Moth resembles hummingbird

A+White-Lined+Sphinx+Moth+was+spotted+Sept.+14+near+the+gazebo+by+Pioneer+Stadium.

Shelby Le Duc

A White-Lined Sphinx Moth was spotted Sept. 14 near the gazebo by Pioneer Stadium.

It’s a plane! It’s a humming­bird! It’s a moth?

You may have noticed White- Lined Sphinx Moths, pictured above, buzzing around campus.

These moths, commonly known as the “hummingbird” moth for their distinctive flight attributes, are more active during daylight hours, traditionally during the late summer or fall.

According to Phil Pellitteri, UW-Extension Entomologist, this sizeable moth begins its cycle of life as the hornworm. There are commonly two generations per year, however, they are more prevalent in cycles every six to seven years.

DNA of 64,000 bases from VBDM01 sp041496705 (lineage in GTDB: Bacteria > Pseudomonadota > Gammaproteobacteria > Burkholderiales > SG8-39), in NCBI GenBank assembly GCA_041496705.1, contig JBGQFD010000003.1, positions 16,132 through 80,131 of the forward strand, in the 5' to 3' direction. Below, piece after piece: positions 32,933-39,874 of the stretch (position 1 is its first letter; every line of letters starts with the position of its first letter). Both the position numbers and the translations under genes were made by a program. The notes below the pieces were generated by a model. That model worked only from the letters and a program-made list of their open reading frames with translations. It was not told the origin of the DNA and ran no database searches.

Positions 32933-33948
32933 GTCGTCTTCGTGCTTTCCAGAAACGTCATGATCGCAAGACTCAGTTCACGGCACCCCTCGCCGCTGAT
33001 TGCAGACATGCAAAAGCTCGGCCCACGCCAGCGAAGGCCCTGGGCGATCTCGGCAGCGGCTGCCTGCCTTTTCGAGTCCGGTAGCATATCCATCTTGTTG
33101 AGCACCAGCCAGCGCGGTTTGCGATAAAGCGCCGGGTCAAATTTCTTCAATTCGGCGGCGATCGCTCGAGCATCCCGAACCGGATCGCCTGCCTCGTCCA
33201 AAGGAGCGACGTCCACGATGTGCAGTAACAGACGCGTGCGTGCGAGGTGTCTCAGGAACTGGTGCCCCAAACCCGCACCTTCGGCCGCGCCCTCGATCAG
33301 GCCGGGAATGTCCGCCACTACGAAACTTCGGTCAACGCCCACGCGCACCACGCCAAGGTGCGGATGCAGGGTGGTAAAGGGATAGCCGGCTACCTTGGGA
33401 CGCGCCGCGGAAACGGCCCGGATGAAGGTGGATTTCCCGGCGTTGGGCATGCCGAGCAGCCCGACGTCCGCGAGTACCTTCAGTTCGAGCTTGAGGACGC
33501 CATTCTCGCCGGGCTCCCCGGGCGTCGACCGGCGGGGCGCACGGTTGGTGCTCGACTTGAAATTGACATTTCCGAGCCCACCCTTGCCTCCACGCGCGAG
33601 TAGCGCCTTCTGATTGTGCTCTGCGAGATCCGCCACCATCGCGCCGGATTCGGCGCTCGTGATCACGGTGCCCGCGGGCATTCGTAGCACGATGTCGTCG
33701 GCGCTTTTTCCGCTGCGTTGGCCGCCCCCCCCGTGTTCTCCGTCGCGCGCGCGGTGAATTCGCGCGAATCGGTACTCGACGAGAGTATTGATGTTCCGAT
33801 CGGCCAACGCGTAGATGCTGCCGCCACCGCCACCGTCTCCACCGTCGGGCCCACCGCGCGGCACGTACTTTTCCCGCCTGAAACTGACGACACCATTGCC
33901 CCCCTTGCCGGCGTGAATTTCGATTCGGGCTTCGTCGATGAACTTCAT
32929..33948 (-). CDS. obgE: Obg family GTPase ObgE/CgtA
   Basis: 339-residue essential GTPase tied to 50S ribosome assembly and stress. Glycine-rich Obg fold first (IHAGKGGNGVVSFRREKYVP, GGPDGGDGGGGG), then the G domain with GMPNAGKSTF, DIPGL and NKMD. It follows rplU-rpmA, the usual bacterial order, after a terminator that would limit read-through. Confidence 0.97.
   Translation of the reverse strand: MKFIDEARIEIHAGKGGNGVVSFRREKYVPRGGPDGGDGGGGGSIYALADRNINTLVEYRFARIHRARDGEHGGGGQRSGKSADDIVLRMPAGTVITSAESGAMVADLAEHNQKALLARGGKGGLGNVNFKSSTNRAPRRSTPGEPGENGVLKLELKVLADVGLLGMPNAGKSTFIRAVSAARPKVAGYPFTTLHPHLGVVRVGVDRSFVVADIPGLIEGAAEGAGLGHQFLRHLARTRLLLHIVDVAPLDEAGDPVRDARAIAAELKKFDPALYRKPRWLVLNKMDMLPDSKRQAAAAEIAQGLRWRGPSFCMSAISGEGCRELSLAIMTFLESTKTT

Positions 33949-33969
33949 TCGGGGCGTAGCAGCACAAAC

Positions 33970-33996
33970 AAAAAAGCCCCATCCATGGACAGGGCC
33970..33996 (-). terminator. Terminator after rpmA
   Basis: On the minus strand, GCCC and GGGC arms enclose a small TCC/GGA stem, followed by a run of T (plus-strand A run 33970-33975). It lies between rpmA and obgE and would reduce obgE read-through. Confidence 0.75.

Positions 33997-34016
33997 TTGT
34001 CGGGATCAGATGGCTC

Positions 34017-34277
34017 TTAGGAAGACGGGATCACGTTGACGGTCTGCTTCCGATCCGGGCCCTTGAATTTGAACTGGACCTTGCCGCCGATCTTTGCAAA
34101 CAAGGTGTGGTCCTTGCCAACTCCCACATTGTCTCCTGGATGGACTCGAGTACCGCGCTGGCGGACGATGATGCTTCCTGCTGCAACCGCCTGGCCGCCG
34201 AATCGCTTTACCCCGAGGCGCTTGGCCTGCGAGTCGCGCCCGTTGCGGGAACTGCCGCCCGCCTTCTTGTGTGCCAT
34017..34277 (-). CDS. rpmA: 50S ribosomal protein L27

The caterpillars are commonly green with solid stripes and con­sume a diet mainly consisting of weeds. They may also be identi­fied by a characteristic horn, or yellowish spine located on the hind end, though not all species have it.

“Some of the caterpillars have eyespots or dark markings on the insect’s tail end,” Pellitteri said.

Pellitteri also said that the White-Lined moth is one of the larger moths in the hornworm fam­ily; all fly in a similar fashion.

Sphinx moths are native to our area and have prevalence throughout the North and Central Americas. Though some species of Sphinx moths may be detrimen­tal to trees or other plants, many, including this particular variety as captured on our campus, are useful in the pollination process.